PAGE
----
Re:Fraud is not the only cause of retraction (1)

sensei moreh (868829) | more than 2 years ago | (#39752221)

it could just as well be indicative of more pressure and more thorough peer review.

Peer review is supposed to happen before the article gets published.

Re:Fraud is not the only cause of retraction (1)

skine (1524819) | more than 2 years ago | (#39752477)

Usually, only about two peers review the article before it gets published.

Once the article is published, that means that thousands of peers are able to review it.

Studies? What studies? (2)

Brandano (1192819) | more than 2 years ago | (#39752023)

How am I supposed to trust the results of these studies anyway?

This Week's Conservative Nonsense on Slashdot, By (2, Insightful)

damn_registrars (1103043) | more than 2 years ago | (#39752131)

... Soulskill. Thank you. I hadn't been reading slashdot very closely this week and was wondering if I was going to miss out on the blatant conservative pandering that is a regular feature of slashdot's front page. Not to let me down, soulskill comes through.

Thank you, I guess. And yes, I know I will be moderated straight down to hell for this. But you can't say I'm not right on the matter.

Re:This Week's Conservative Nonsense on Slashdot, (1)

Brian Feldman (350) | more than 2 years ago | (#39752267)

I can say that you're wrong. Do you even know what "conservative" means?

Re:This Week's Conservative Nonsense on Slashdot, (4, Funny)

Anonymous Coward | more than 2 years ago | (#39752571)

I'll answer that for him!
A conservative is a middle-aged white male strawman who hates Science, thinks the Earth is 6,000 years old, believes in every major religion, murders at least 5 black people a day, gets to vote 100 times in each election, is richer than Scrooge McDuck, has an IQ equal to their geographical latitude, and is secretly gay. This demographic composes 50% of the population of America.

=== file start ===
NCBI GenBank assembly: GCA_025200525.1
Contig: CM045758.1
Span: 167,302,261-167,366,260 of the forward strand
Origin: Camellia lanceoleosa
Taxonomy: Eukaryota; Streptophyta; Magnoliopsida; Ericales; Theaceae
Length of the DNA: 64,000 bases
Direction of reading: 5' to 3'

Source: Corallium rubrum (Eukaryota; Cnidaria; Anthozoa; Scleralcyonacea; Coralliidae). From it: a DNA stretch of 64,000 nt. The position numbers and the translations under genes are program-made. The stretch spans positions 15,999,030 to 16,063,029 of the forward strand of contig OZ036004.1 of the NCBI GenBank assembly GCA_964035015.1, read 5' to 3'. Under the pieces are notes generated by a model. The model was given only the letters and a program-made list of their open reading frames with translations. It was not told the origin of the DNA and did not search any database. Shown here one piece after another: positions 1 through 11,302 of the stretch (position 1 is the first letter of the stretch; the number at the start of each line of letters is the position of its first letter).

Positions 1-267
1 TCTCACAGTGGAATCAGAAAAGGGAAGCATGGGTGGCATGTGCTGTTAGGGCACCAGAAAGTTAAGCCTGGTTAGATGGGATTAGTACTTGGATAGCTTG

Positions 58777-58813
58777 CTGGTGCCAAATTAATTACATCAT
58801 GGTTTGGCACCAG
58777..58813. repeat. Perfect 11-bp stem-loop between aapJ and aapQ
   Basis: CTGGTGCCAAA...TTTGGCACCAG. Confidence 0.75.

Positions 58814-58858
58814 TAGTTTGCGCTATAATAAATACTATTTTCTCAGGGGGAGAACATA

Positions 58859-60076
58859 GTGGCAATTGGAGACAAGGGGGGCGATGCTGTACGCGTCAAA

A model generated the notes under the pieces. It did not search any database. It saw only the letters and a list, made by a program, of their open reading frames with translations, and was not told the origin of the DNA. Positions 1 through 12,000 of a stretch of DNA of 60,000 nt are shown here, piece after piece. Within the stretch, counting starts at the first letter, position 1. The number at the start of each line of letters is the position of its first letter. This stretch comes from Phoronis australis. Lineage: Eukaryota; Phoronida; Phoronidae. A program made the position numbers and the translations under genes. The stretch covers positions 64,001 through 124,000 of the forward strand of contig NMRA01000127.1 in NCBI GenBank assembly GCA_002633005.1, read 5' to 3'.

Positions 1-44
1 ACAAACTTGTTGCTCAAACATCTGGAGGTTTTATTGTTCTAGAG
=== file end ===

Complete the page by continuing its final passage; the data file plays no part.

Re:This Week's Conservative Nonsense on Slashdot, (0)

John Hasler (414242) | more than 2 years ago | (#39752795)

> Do you even know what "conservative" means?

Of course he does. It means anyone who doesn't share each and every one of his standard-issue "liberal" opinions. In other words, it means exactly the same as "liberal" does to a "conservative".

Re:This Week's Conservative Nonsense on Slashdot, (0)

Anonymous Coward | more than 2 years ago | (#39753013)

Whatever he hates. Just like how "liberal" is whatever a republican hates.

About time someone admits to it. (-1)

Anonymous Coward | more than 2 years ago | (#39752139)

Now maybe climate "scientists" can shut up and stop bilking the people of billions of dollars annually on junk proof that always turns out to be wrong.

And contender for the #1 scientific fraud is.. (0)

Paracelcus (151056) | more than 2 years ago | (#39752143)